In all honesty, this was often simply a result of reacting to stakeholder requirements, but we also advocated the use of short, tight iterations so that the current team could pretty accurately work out how much they could bite off in the current cycle. If we hadn't had these tight iterations there would have more than likely been a lot of unnecessary drift during development -- something we definitely didn't need!
5. Greenlight Chart
When we first launched the Arcade Division we pretty soon established our internal greenlight chart. It was through this democratic approach that Droplitz appeared, along with the initial prototype that the designer (James Parker) had been working on.
Via the internal voting process, Droplitz immediately shot up the green-light chart to the number one spot, whereupon the company stakeholders agreed that this was a game we should start to develop internally.
The entire process here was very empowering for everyone involved. The fact that the game went to number one meant that a lot of people within the company were already fans of it, and would be willing to support it throughout development. By having such transparency it was also inspiring for people to see that their games can be realised at Blitz in a completely fair selection process, as we have proved with several others.
What Went Wrong
1. Utilizing Staff!
Even with a small game and a well thought out design that did not need iteration, having a fluid development team did have its share of problems. Artists, programmers, and designers moved on and off the project, frequently at very short notice, as the larger commissioned paid projects took priority and consequently the handovers were often not as well-managed as they could have been.
From a cost perspective the changing of hands and re-learning that frequently had to occur meant that the game took many more man-months to create than it would have done with a static team.
2. Decentralized Development!
The wonder that was decentralized development also provided its own set of issues. With this very empowered team focused on delivering the most bang for buck with every tight iteration, the last thing that people really wanted to do was hold off on delivering a feature and instead tidy up the code base. This approach worked, but only just, as the code is now creaking pretty badly from the amount of rapid hacks that were made to it.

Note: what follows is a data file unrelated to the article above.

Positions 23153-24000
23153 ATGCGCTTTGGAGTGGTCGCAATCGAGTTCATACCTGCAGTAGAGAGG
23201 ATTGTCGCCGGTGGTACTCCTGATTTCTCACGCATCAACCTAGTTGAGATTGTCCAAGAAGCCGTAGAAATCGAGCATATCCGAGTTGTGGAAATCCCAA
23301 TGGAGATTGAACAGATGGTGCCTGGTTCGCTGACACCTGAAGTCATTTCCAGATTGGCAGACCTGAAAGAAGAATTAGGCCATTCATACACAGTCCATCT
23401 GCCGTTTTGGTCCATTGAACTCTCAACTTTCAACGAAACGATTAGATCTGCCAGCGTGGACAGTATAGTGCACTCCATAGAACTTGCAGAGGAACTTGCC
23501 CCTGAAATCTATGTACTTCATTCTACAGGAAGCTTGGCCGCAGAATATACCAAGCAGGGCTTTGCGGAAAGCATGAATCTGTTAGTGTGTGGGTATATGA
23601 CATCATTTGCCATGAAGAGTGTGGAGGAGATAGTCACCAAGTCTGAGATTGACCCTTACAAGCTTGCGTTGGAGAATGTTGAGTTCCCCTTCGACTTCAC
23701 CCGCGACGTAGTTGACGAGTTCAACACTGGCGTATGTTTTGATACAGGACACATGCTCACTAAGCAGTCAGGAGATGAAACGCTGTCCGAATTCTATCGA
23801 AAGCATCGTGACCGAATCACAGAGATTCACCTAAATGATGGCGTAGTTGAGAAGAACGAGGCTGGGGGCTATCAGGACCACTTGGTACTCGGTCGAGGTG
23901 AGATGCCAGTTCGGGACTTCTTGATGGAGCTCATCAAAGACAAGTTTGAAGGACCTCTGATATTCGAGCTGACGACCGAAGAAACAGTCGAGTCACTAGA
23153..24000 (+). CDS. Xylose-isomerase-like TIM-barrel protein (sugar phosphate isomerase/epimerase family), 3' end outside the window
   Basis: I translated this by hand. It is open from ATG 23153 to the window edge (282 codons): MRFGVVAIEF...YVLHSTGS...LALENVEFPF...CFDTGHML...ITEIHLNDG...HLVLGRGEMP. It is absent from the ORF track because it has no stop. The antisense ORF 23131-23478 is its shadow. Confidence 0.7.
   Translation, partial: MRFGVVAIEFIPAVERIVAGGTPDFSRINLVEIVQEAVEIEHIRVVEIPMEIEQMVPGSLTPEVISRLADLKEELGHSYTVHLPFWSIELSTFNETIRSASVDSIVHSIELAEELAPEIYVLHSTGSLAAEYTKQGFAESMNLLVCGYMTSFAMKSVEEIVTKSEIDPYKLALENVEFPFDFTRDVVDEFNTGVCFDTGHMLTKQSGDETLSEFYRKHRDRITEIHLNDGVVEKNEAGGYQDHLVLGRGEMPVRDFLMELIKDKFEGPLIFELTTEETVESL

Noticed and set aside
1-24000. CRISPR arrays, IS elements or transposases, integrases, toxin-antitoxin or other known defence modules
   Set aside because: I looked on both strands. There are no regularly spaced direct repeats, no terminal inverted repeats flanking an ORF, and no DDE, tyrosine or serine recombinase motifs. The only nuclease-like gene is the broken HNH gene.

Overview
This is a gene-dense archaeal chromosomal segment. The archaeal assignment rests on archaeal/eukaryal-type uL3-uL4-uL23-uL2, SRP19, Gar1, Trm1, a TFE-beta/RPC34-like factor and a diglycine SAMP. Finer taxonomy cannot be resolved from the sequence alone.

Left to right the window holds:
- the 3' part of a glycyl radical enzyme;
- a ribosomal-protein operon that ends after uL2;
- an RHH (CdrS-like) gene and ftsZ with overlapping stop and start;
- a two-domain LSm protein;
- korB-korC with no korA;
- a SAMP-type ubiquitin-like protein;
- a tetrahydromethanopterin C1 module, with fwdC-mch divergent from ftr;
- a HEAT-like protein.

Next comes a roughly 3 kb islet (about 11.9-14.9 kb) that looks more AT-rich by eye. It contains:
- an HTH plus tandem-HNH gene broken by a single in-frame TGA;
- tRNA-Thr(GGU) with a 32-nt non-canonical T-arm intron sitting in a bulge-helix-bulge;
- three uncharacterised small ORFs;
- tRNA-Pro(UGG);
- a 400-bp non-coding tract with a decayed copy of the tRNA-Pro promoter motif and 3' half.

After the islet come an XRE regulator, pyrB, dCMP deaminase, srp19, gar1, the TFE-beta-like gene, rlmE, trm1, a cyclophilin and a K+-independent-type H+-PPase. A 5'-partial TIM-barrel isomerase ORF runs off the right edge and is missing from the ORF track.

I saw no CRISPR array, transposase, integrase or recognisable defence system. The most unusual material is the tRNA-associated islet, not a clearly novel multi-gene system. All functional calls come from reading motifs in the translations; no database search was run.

By the end of the project, seemingly simple changes became bogged down in crufty legacy code; in many ways it was like going back in time to the early days of game development when this sort of thing was the norm -- and it wasn't any more enjoyable this time round...
3. "Politics Trumps People"
The flip side of empowering our fluid teams and adhering to the "People Trump Process" ideal is the almost equally famous saying: "Politics Trumps People". The game's requirements were very visible, and the team were fully aware of what was needed by when, but that still didn't mean we were impervious to external attacks.
During the course of development there was much catching of curveballs as the team had to change course to cope with changing requirements from stakeholders and platform providers. They did a sterling job at coping with this, but the politics definitely called the shots over everything else.
4. PC Version
Of the four versions of Droplitz that we developed, the PC version gave us the most trouble. Perhaps this was to be expected, since for the last several years BGS has focused mainly on console development. In many ways we were just not set up for PC development (although this has now changed).
In addition, as mentioned above, although Atlus gave us excellent QA support, we struggled with compatibility issues; audio in particular proved problematic with some sound cards bizarrely playing at double speed! Although we did our utmost to support the PC version, we're very aware that it was the least reliable of the formats and this is something we are improving for future projects.
It's tough to admit it, but we knew from the start that the game was perhaps too difficult. This goes back to the beginning of both this post mortem and the project itself; the prototype was crucial to getting the project greenlit because it was too hard to describe.
Is this a problem when trying to make the game successful in the marketplace? Yes, it can be; to put it another way, how do you successfully market a hardcore puzzler?
Here again, the way this project was developed comes to the fore; while the game progressed in short bursts -- and when people were available this meant amazingly high levels of commitment and morale -- it also meant that we could never schedule the time necessary to create a tutorial.
Many people pick Droplitz up and get it immediately, but conversely many face a huge block in understanding what's being asked of them, and panic in the face of those rapidly falling drops! Given our time again, we would definitely make it a priority to build in a tutorial or training level.
And We Learnt...
From Arcade's point of view, we learnt a heck of a lot from the development of Droplitz, not least that sometimes you can use the wisdom and creativity of your company's crowd to find a rough gem and turn it into a polished diamond with little overhead -- but a lot of enthusiasm!
When we go through this process again, we'll be a lot more prepared for the downsides and will definitely force ourselves to "tidy up" and document more as we go along. On balance though, the passion and commitment that the project generated, and the new practices we learnt, made it worth it 100 percent.
Developer: Blitz Arcade
Publisher: Atlus U.S.A., Inc.
Release Date: June 2009
Platform: Xbox Live Arcade; iPhone; PC (Steam); PSN
Number of Full-Time Developers: 3-8 depending on stage
Number of Contractors: None
Length of Development: 26 months (with large periods of inactivity)
Development Software: Visual Studio, Photoshop, Maya
Technology: BlitzTech middleware